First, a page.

De La Cruz said if the board moved forward with the reimbursement agreement the first item of discussion should be about how the buffer zone issue would be treated. Guertin told him there are a number of major hurdles with the project, including the buffer zone. Others include a viable water source and a waste water treatment plant.
“This is going to be a multi-year process that we go through on a project of this size,” he said.
Supervisor Jerry Muenzer commented that many people criticized Santana Ranch, and reminded everyone it went through a 30-year process.
“This is 10,000 units,” he said. “How long is this going to take? All we’re talking about is recouping the monies that the county has to spend in starting the process for this applicant. Whether we like or don’t like the project is irrelevant to this discussion. I’m ok with going forward with this today.”
Medina said he agreed with Muenzer, to a point. He said if someone were to read the entire agreement it includes permits and reiterated that he wanted the agreement to only cover reimbursements and nothing more. Guertin said the intent was to have a broader agreement that could be amended if needed, but said it could be changed to only cover the pre-application phase, if that was what the board wanted.
“Historically, when we go to these development agreements we opt into problems and that’s why I want to keep it sweet and short with no grey areas,” Medina said.
De La Cruz said he realized the project may take 20 years, but said the supervisors are facing negative feedback from the public because of prior board approvals in the past.
“We know this is just the starting process, but we know very well once you open the gates it’s hard to say no to a project when it comes before the supervisors,” he said. “That’s why I need to start questioning these things from the get-go.”
Supervisor Anthony Botelho brought up an early suggestion from Muenzer that the board needed to discuss growth management more thoroughly.
“I’ve never been enthused about residential growth out on the Bolsa,” he said. “I was not for that community study area then and I think it’s still premature to consider it anytime soon. But that doesn’t mean a person who owns property should not be able to submit an application for a project.”
He said one of the major complaints since he has been on the board is that the Planning Department does not receive enough monies for services rendered to applicants. He said the reimbursement agreement is more than fair if the focus was more on the pre-application process.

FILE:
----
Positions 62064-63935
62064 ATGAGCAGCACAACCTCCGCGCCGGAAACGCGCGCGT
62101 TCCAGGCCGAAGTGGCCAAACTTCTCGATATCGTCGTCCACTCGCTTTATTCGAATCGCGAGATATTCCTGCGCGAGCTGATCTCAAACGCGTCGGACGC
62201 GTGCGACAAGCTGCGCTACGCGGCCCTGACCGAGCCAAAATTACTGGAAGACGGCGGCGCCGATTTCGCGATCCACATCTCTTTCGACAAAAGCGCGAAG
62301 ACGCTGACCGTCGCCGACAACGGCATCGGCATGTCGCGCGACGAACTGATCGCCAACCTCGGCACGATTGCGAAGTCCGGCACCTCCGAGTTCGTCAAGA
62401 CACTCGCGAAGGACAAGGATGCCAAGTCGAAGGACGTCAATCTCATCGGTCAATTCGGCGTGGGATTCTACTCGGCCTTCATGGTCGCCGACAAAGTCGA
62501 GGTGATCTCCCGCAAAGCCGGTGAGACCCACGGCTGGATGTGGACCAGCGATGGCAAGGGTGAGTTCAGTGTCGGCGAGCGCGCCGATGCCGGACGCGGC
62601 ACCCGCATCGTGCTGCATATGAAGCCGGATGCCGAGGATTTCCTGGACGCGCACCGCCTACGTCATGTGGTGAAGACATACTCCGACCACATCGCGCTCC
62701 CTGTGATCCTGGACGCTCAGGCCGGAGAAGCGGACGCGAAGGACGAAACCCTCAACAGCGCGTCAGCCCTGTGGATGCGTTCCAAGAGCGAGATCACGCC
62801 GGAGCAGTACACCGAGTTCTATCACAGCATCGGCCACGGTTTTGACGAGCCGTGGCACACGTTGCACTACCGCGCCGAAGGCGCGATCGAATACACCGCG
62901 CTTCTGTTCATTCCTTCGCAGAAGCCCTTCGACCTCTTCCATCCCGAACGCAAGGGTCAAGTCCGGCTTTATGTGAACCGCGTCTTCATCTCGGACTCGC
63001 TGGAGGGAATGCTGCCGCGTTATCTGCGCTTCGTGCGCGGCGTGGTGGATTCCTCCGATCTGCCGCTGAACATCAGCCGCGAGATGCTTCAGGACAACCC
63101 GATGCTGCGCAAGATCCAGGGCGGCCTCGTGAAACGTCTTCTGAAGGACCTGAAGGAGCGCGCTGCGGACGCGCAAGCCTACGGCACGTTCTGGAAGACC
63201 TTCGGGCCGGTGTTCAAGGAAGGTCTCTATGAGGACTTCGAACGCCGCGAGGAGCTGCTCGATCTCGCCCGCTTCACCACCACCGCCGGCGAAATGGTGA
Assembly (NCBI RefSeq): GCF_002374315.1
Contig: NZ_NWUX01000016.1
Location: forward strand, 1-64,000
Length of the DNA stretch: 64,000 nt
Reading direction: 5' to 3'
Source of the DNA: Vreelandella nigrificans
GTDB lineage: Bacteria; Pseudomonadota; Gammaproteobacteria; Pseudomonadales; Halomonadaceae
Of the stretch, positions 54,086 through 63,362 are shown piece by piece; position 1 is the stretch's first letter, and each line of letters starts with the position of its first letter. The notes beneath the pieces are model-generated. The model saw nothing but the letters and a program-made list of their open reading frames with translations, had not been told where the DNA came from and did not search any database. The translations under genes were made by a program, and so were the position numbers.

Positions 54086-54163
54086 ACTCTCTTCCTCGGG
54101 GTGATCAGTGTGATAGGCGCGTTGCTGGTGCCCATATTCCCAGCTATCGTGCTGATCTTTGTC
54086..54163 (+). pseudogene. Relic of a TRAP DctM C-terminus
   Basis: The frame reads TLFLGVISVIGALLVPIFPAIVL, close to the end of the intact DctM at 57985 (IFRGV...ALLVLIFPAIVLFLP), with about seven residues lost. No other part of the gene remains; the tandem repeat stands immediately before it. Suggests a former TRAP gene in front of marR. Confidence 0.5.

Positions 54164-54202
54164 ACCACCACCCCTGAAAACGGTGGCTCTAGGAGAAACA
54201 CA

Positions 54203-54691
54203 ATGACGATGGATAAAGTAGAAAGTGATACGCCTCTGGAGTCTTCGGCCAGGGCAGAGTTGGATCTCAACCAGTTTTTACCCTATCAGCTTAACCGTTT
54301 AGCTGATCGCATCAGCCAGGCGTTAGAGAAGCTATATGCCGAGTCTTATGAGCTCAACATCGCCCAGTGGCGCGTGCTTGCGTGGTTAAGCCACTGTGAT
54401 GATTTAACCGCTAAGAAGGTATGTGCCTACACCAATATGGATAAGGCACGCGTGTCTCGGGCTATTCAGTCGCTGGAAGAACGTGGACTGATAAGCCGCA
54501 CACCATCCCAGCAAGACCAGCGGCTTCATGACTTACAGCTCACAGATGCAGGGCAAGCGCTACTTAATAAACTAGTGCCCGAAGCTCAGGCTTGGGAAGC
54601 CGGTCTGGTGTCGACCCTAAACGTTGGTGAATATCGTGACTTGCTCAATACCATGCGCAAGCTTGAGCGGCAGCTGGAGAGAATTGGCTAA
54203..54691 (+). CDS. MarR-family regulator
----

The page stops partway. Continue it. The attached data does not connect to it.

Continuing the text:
During the public comments portion of the meeting, Jennifer Hernandez, an attorney representing the Floriana Ranch family, said she wanted to make it clear that the reimbursement agreement was just to get the process started.
“An application has been filed and there’s a legal right to have an application processed,” she said. “That’s the process we’ve just barely begun. This agreement exclusively allows staff to charge us for their time or the time to retain experts to begin. There’s no EIR underway. There’s no full application that’s been submitted. And the right in the agreement will allow the county to come back and say it needs a lot more money to do the EIR or whatever. At that point, if we elect not to proceed, it stops there, but you are in charge every point in the process.”
John Patterson, one of the partners at Newport Pacific Land Company, told BenitoLink by phone that it was very early in the process as the company moved forward with technical reports and continued to study the market. He said the company is attempting to develop the project in line with the county’s updated General Plan.
“We’re trying to look for opportunities on the property not just as a residential master-plan, but also job opportunities because San Benito County needs jobs,” Patterson said. “There’s a lot of research being done right now trying to understand the feasibility of a more job-based project. It will be a mix of residential and supporting services.”
Peterson said that the DMB project was slated to have as many as 10,000 units, but that was because it involved the O’Connell and Floriana ranches, plus an additional 600 acres adjacent to the project. The new project only involves the Floriana family, so there would be far fewer units on some 2,800 acres.
Patterson said a private waste water facility would have to be built to support the community. He also said the community would include some retail businesses designed to service the residents, such as restaurants, social gathering spots and daycare facilities. He said the community would most likely take advantage of any rail services that might evolve.
“We could provide a smaller station, if that were required,” he said, adding that it was too early to project when or if the project would move forward.
Supervisor Medina made the motion to re-write the agreement to only include the pre-planning stage and bring it back to the board on April 3 for a vote. The motion passed unanimously.
Other related stories: Commuter Trains to Hollister. Really?